Philip Levine

(January 10, 1928 / Detroit, Michigan)

My Fathers, The Baltic - Poem by Philip Levine

Along the strand stones,
busted shells, wood scraps,
bottle tops, dimpled
and stainless beer cans.
Something began here
a century ago,
a nameless disaster,
perhaps a voyage
to the lost continent
where I was born.
Now the cold winds
of March dimple
the gray, incoming
waves. I kneel
on the wet earth
looking for a sign,
maybe an old coin,
an amulet
against storms,
and find my face
blackened in a pool
of oil and water.
My grandfather crossed
this sea in '04
and never returned,
so I've come alone
to thank creation
as he would never
for bringing him home
to work, defeat,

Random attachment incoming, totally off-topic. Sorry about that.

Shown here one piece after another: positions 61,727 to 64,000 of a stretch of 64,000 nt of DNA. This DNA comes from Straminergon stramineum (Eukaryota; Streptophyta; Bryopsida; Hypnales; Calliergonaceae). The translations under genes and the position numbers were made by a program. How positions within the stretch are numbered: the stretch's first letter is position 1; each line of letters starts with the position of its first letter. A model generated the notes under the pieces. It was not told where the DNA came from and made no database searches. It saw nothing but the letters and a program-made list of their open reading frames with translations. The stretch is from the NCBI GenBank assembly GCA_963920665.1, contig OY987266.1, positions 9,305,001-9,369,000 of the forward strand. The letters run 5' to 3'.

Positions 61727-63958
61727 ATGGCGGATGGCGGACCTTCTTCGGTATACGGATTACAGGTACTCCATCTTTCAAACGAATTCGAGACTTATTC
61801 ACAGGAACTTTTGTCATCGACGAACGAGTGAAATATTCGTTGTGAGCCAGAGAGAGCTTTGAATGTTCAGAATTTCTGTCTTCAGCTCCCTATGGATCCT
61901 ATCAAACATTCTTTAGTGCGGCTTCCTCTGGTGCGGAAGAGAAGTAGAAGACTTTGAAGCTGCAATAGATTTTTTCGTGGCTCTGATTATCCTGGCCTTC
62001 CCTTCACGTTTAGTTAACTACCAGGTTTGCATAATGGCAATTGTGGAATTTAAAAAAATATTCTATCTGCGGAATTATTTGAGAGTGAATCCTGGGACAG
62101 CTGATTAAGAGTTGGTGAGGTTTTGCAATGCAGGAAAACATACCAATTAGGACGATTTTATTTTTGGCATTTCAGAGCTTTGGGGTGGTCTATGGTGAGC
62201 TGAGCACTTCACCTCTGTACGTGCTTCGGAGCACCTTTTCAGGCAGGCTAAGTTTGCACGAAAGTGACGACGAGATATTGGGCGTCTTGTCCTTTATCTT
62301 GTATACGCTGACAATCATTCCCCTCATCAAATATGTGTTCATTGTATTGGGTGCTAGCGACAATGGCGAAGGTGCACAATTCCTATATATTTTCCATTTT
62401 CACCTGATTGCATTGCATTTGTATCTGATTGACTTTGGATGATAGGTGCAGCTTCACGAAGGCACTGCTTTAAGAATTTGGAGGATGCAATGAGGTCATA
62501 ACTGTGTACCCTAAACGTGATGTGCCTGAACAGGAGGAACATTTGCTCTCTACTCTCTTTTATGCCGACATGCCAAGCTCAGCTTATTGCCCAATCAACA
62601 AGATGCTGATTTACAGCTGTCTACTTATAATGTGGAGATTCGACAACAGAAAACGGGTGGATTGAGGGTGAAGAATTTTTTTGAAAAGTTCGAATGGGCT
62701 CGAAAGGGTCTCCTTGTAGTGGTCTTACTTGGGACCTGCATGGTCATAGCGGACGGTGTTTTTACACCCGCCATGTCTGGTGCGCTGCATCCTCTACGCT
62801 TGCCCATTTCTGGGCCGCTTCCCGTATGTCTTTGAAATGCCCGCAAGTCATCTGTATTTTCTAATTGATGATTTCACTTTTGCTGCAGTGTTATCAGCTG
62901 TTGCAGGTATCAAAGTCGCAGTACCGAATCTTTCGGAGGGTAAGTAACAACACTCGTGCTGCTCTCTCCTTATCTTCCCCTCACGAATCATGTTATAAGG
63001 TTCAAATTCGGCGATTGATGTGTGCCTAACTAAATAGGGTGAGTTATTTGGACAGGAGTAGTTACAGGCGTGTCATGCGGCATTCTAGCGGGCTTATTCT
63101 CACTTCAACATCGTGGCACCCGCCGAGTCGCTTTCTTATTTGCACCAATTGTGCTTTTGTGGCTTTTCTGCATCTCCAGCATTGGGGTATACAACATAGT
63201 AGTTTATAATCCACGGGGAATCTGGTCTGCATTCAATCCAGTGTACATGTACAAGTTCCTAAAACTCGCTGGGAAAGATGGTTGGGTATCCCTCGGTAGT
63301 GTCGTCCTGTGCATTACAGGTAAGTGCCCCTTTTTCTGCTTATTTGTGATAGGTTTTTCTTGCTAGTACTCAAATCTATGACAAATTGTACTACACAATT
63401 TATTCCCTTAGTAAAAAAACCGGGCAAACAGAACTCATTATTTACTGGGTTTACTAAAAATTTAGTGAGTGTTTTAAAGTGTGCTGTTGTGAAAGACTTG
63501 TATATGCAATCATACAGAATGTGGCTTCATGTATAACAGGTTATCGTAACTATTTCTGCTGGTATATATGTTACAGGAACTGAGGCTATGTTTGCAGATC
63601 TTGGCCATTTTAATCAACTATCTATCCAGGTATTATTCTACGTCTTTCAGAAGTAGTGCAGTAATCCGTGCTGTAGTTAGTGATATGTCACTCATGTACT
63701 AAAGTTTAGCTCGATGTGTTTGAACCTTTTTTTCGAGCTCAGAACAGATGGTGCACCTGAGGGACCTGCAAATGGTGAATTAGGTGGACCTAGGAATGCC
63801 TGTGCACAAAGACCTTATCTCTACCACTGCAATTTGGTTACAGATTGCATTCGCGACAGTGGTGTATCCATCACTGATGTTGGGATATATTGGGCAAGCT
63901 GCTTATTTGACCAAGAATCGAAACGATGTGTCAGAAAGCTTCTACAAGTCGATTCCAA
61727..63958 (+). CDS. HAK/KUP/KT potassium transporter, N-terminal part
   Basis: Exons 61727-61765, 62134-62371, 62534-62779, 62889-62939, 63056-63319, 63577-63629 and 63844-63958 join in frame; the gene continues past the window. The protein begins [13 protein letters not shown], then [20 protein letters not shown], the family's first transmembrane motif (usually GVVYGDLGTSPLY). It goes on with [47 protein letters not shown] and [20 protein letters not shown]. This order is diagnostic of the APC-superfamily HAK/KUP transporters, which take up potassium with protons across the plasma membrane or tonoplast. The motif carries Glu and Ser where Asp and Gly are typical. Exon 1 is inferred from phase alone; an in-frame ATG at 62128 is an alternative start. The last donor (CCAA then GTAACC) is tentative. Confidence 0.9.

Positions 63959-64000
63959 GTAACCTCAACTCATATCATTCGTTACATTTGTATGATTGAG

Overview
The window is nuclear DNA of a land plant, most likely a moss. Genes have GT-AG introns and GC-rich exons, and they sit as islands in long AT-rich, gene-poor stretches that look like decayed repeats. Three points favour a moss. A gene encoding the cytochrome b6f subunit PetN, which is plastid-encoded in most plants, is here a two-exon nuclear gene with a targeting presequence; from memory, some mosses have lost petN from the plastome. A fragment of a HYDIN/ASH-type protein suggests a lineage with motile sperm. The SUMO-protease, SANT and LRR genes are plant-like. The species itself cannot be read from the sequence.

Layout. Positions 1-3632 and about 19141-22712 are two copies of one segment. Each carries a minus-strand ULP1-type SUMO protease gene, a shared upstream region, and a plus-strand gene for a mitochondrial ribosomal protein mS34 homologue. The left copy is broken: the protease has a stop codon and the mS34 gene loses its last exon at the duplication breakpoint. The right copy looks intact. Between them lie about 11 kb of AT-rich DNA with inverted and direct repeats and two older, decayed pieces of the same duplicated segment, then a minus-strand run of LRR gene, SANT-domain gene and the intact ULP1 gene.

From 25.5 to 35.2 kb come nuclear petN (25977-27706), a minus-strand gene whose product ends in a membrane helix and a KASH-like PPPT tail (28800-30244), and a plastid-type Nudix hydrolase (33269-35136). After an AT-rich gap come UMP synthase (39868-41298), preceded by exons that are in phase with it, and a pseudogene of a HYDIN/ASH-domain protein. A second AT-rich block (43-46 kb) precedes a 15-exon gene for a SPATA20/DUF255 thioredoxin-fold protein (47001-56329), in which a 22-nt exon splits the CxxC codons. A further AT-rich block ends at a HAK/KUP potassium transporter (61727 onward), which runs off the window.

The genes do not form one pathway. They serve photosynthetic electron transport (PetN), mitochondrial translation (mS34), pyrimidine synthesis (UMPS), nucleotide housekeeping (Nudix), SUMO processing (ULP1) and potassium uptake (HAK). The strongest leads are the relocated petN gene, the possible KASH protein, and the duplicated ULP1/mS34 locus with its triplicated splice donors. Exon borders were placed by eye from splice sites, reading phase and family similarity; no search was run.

and death, those three
blood brothers
faithful to the end.
Yusel Prishkulnick,
I bless your laughter
thrown in the wind's face,
your gall, your rages,
your abiding love
for women and money
and all that money
never bought,
for what the sea taught
you and you taught me:
that the waves go out
and nothing comes back.

Comments about My Fathers, The Baltic by Philip Levine

  • Susan Williams (10/21/2015 3:48:00 PM)

    I am officially a super-fan of Philip Levine's poetry. H cannot put his pen to paper without writing a real world (Report) Reply

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  • (3/28/2007 11:16:00 AM)

    YOSSEL PRYSZKULNIK was my grand uncle
    and also
    PHILIP LEVINE is my cousin
    and write after a long trip in Spain (Momtjuich) for my father DAVID BER PRYSZKULNIK...
    'The Survivor'
    with the french carrugated 'CITROEN' car to go from our home in NIMES to ARLES


    (Report) Reply

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Read poems about / on: money, laughter, women, sea, work, water, lost, home, wind, alone, death, brother, thanks, woman

Poem Submitted: Monday, January 13, 2003

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